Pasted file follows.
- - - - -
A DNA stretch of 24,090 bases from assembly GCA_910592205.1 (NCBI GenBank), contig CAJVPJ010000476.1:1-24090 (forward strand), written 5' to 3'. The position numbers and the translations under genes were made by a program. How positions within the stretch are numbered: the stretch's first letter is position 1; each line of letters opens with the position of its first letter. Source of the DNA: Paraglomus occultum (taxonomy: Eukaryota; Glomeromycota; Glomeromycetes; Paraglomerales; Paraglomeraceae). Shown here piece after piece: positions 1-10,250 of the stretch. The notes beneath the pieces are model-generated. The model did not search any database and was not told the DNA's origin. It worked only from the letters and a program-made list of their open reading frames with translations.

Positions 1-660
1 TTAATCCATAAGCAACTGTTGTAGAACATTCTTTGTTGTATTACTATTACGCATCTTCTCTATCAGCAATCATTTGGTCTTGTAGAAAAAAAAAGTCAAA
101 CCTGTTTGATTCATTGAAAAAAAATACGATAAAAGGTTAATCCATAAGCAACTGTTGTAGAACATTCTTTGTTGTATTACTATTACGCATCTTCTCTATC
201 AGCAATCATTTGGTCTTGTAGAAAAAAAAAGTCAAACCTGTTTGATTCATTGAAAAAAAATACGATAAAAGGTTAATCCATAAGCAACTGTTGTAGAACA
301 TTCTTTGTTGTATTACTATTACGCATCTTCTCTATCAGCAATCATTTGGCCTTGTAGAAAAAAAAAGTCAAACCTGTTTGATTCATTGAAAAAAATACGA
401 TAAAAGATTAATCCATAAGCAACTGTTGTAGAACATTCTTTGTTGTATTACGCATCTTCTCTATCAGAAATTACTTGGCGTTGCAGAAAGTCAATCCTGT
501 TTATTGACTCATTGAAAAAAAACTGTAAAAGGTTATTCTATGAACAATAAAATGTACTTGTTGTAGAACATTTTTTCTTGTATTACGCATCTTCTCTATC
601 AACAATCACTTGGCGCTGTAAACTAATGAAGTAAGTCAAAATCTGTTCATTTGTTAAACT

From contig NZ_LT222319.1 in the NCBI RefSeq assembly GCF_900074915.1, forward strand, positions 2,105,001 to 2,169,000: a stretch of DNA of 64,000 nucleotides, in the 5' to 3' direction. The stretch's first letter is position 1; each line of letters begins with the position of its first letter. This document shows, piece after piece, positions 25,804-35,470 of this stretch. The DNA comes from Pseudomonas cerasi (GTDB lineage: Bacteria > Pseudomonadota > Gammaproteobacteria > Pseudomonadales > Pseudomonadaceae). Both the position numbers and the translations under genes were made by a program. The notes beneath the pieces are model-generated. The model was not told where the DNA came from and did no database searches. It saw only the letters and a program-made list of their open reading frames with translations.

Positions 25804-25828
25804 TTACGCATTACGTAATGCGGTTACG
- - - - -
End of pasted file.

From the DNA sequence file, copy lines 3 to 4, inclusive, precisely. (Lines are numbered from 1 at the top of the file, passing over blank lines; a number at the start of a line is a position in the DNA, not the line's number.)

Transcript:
1 TTAATCCATAAGCAACTGTTGTAGAACATTCTTTGTTGTATTACTATTACGCATCTTCTCTATCAGCAATCATTTGGTCTTGTAGAAAAAAAAAGTCAAA
101 CCTGTTTGATTCATTGAAAAAAAATACGATAAAAGGTTAATCCATAAGCAACTGTTGTAGAACATTCTTTGTTGTATTACTATTACGCATCTTCTCTATC